• Yeshivat Ohr David

Rabbi Berzansky - Yom Kippur

Joey had committed a capital offense and was now being charged with the death sentence. Although he felt tremendous remorse, the situation looked hopeless, as no lawyer would come to his defense. His family had organized Tehillim rallies and people gave tzedakah in his merit, hoping for a miracle before the final verdict. On the day of the verdict, the judge discharged Joey without any explanation! “Joey, you are free to go.”

The prosecuting attorneys were dumbfounded. “But what about…” “How can you ignore…” “Where is the justice?” they shouted. Despite their cries, they could do nothing, and Joey went home a free man. If we could see what is happening in the spiritual spheres between Rosh Hashanah and Yom Kippur, we might witness something similar to the aforementioned analogy.

We are all on trial on Rosh Hashanah, most probably guilty and empty-handed, without an optimistic outcome. Chances are there is a surplus of prosecuting attorneys against us, and their claims are quite convincing. Yom Kippur is the day when we will hear the final verdict. Hashem, kaveyachol, will walk into the courtroom and announce, “Klal Yisroel, I forgive you! You are free to go.” All the prosecuting attorneys will be silenced, and the case will be closed.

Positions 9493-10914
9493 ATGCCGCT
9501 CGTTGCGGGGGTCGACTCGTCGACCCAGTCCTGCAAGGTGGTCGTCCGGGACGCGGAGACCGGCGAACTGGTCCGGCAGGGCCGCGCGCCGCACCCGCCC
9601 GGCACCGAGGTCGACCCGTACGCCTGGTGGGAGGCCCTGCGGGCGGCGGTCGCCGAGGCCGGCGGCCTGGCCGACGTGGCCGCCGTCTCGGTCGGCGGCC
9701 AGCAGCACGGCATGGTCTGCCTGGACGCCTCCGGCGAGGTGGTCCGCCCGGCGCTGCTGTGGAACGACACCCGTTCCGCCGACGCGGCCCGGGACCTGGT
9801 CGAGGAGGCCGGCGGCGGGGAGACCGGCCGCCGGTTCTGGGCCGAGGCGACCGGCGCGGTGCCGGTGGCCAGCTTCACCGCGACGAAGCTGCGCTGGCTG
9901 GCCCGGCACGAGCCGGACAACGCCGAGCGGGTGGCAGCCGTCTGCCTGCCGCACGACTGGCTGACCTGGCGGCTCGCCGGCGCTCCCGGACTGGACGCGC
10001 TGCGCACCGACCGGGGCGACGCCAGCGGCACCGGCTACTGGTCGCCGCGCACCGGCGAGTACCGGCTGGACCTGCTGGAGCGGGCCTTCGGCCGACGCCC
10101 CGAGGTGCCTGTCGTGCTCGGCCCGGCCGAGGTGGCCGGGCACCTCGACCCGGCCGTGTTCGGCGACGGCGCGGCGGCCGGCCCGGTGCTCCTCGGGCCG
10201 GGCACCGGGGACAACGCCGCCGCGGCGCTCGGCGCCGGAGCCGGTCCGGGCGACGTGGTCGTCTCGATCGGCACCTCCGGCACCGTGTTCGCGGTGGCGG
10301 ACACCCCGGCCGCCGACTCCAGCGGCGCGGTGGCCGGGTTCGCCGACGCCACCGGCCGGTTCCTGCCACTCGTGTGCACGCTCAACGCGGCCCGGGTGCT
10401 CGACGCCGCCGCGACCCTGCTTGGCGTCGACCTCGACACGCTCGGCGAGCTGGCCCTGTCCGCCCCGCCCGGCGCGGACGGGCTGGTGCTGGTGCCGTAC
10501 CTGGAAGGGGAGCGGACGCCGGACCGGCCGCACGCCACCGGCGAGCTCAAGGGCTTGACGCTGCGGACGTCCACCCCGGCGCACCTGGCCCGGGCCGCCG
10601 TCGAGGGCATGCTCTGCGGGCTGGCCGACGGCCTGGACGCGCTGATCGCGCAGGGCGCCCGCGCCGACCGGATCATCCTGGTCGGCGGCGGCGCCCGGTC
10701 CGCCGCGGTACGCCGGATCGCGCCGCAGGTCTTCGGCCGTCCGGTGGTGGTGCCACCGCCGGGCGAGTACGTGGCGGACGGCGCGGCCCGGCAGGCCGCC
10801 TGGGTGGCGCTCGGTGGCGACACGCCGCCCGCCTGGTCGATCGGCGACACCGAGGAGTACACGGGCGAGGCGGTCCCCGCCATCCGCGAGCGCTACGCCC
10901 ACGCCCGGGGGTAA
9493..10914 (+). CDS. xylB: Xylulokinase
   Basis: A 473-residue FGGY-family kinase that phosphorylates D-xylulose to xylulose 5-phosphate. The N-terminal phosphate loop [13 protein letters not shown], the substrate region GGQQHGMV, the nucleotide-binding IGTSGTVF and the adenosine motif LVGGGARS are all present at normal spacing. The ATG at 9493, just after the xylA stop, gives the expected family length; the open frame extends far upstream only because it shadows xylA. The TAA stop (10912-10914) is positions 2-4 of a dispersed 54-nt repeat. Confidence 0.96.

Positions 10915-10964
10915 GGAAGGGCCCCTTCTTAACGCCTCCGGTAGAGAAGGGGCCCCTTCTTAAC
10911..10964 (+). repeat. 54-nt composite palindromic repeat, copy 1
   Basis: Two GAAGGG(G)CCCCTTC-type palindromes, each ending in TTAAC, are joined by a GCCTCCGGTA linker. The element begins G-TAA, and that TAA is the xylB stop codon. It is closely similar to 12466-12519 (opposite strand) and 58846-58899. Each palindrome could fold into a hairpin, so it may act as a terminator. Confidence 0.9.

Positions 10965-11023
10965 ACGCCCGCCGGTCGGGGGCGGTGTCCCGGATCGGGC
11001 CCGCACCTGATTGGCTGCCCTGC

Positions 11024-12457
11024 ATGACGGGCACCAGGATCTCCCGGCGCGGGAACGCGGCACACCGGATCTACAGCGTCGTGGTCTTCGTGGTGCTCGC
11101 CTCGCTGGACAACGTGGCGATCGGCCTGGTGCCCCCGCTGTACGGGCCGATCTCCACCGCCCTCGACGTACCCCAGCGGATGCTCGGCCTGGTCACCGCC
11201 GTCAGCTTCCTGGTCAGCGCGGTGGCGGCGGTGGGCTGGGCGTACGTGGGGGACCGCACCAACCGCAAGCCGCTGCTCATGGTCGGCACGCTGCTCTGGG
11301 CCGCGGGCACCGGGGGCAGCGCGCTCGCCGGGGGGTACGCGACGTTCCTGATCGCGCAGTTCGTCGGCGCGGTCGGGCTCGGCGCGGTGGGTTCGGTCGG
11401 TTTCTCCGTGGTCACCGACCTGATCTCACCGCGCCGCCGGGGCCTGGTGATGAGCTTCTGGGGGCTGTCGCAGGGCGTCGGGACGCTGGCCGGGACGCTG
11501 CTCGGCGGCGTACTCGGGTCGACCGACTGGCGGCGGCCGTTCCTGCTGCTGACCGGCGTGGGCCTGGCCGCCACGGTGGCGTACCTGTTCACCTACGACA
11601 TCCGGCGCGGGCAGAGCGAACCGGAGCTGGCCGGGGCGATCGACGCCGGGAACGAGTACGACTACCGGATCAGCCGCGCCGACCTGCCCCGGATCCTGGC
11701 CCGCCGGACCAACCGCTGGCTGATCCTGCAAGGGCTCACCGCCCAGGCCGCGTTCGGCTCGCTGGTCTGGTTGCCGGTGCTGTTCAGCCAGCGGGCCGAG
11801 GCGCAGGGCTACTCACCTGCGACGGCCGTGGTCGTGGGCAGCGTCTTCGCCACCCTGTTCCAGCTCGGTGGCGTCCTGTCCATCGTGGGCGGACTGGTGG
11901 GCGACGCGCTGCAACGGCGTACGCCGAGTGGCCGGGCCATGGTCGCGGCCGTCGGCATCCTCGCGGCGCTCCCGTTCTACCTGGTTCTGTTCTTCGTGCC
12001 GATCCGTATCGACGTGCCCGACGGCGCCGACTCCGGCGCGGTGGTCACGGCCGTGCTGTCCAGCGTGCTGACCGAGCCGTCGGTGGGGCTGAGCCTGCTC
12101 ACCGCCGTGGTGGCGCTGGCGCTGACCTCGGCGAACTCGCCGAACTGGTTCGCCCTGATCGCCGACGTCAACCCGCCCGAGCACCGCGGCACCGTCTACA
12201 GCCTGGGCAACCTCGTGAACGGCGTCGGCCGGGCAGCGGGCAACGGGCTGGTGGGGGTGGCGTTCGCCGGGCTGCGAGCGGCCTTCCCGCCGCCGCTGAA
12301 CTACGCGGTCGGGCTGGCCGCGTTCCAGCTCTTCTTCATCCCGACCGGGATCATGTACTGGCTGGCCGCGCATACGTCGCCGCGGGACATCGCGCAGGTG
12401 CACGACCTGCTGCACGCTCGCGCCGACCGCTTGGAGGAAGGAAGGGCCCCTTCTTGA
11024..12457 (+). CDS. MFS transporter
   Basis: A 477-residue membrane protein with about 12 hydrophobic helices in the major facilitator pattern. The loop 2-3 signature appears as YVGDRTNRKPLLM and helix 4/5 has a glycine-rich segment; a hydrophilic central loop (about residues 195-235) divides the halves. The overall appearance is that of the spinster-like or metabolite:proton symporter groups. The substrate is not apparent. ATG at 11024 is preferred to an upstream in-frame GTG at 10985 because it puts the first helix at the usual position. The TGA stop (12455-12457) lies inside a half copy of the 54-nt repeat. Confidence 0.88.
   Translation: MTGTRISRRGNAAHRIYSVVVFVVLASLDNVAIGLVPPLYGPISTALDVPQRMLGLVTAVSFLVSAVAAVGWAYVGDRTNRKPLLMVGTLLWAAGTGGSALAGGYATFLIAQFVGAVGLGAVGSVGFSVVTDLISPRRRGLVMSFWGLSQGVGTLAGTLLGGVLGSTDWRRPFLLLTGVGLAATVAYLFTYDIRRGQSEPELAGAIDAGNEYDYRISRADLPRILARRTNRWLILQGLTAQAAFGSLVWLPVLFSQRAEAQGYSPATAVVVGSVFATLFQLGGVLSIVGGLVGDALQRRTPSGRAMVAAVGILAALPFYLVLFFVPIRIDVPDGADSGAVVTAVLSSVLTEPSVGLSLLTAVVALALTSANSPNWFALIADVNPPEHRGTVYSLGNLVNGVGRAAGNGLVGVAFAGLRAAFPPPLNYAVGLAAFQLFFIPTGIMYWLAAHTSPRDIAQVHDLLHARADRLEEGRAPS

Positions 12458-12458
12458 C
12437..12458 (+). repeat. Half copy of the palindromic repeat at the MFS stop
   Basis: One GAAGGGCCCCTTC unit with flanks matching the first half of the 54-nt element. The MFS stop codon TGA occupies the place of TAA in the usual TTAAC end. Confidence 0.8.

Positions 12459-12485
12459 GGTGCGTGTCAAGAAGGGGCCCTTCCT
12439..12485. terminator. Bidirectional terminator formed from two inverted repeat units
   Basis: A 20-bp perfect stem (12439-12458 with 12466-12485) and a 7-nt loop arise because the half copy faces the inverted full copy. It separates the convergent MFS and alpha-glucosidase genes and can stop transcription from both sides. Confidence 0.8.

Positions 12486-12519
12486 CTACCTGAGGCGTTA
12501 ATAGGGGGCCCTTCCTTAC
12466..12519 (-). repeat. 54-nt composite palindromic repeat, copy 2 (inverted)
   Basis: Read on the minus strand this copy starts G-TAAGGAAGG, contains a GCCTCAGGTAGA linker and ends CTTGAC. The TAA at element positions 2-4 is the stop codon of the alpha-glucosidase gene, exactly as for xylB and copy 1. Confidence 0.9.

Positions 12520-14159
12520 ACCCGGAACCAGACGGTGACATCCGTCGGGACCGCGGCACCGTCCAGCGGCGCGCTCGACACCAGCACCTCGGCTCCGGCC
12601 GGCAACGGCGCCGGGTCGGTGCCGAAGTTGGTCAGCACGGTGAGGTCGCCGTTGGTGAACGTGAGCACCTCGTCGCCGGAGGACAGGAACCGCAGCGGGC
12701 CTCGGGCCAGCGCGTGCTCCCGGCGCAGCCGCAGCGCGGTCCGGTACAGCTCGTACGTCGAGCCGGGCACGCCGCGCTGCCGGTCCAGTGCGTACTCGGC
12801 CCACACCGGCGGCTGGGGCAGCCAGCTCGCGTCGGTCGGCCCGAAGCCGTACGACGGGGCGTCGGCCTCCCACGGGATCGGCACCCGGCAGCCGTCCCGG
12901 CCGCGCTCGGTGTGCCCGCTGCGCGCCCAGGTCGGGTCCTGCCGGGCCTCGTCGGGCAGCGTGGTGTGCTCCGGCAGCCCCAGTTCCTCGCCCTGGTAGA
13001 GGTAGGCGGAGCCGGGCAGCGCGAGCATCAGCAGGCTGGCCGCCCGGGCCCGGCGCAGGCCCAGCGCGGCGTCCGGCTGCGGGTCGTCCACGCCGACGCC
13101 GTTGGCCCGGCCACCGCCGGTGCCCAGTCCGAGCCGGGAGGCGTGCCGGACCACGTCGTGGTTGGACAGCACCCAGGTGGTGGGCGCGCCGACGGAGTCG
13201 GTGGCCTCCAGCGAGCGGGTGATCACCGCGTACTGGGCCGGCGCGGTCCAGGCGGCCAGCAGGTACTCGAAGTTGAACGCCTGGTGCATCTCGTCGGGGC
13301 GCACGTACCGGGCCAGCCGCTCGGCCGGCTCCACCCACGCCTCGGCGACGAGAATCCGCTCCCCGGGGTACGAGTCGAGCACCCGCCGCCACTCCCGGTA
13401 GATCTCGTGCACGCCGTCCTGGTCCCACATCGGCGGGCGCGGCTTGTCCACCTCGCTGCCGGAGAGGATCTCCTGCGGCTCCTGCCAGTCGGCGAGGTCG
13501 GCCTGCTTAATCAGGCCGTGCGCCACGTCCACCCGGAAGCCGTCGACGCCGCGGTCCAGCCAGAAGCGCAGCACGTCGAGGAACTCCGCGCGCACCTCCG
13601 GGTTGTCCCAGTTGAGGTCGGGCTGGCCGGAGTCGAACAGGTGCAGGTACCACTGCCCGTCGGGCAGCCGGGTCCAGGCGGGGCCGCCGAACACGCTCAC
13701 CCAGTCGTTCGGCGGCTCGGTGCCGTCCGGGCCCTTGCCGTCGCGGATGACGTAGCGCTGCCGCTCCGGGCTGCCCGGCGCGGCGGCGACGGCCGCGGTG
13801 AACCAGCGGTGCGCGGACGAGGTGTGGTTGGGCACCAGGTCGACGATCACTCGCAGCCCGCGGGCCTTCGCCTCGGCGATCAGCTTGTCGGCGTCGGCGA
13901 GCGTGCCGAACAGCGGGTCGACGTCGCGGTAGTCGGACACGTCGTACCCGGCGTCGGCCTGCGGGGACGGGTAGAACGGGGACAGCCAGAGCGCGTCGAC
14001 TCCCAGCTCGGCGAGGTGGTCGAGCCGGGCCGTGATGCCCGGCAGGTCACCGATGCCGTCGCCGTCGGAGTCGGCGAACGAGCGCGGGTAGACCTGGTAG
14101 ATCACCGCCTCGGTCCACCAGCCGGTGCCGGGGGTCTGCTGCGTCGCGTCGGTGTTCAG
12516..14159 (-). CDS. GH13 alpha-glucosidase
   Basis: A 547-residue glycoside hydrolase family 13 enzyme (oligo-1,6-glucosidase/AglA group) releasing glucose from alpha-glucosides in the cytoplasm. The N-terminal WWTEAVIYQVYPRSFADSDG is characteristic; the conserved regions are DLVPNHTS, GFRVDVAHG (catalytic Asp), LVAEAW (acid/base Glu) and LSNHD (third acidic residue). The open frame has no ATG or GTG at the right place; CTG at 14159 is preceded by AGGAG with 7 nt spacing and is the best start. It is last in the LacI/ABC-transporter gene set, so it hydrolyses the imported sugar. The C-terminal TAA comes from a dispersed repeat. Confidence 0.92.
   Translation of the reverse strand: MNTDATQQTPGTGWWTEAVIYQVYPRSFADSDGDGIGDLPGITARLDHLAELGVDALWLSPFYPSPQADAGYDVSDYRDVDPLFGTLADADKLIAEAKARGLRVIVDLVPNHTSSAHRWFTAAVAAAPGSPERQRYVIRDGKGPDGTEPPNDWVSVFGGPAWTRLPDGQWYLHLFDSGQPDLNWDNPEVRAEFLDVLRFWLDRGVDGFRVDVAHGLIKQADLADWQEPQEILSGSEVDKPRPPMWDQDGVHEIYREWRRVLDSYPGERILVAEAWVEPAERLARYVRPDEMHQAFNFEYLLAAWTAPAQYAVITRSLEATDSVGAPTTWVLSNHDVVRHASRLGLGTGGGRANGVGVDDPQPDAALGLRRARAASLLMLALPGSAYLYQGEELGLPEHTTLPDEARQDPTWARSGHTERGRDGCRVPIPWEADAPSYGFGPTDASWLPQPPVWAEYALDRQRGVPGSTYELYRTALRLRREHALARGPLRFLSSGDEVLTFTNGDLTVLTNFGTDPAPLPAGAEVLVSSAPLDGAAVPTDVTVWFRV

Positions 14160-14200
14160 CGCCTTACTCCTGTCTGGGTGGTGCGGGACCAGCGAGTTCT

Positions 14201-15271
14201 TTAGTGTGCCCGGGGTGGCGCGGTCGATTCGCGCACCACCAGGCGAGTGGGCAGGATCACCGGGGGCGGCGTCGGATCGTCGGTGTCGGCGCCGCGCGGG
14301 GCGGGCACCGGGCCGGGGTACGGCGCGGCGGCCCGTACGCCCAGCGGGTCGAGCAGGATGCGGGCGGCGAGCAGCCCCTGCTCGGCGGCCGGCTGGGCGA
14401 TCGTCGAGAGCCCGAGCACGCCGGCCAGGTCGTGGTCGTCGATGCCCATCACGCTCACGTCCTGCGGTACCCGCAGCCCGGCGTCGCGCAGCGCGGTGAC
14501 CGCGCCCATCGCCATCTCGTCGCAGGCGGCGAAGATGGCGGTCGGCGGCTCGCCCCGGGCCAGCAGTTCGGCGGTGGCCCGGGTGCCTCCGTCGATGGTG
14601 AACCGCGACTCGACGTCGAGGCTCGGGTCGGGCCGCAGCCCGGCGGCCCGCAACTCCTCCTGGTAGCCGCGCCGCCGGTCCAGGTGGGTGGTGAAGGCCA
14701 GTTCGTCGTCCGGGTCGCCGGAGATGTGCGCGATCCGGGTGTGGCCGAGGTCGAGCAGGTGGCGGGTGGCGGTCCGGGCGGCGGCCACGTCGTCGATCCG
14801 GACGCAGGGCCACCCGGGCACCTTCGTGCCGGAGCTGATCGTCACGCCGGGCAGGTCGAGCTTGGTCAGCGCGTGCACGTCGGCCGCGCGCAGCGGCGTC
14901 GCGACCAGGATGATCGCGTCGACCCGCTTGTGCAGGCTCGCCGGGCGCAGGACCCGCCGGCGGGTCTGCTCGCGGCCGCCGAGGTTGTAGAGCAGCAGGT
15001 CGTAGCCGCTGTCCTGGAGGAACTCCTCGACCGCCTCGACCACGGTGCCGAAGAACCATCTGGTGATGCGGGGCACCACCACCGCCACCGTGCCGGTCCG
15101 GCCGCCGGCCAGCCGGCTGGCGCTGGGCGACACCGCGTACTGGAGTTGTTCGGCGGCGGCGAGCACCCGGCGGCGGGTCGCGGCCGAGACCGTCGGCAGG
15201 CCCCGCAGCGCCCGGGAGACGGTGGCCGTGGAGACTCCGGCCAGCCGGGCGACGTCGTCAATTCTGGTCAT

R. Yechezkel Levenstein describes Yom Kippur as an ocean of mercy. Picture yourself swimming in the middle of the Atlantic Ocean. There are six miles of water underneath you and five thousand miles of water in every direction. Now, turn that water into Hashem’s infinite compassion and mercy — an ocean of mercy. That is Yom Kippur, the day when Hashem shows His ultimate dominion and power as He overwrites all the thousands of claims against us and decides to give us life. That is power and compassion in its fullest form.

In addition to Hashem’s compassionate ruling, He also removes our aveiros and the steel barrier that they have formed between Him and us. Chazal tell us that only Hashem has the power to do this, as He personally comes to clean His children from their dirt, like a mother changing her baby’s diaper.

To have the barriers removed is a tremendous gift, and to have our Father in Heaven come clean us on top of that is something that can fill a person’s heart with joy for many years to come. This is truly the happiest day of the year for the Jewish people.

Imagine Joey and his family’s joy when they heard that he had been acquitted. Now imagine the joy and happiness they will feel when they are reunited. This is Yom Kippur. We have been on trial for forty days, awaiting our verdict, and today we hear the words, “Klal Yisroel, you are free to go. I forgive you.” The barriers between Hashem and us have been removed, and we can once again reconnect.

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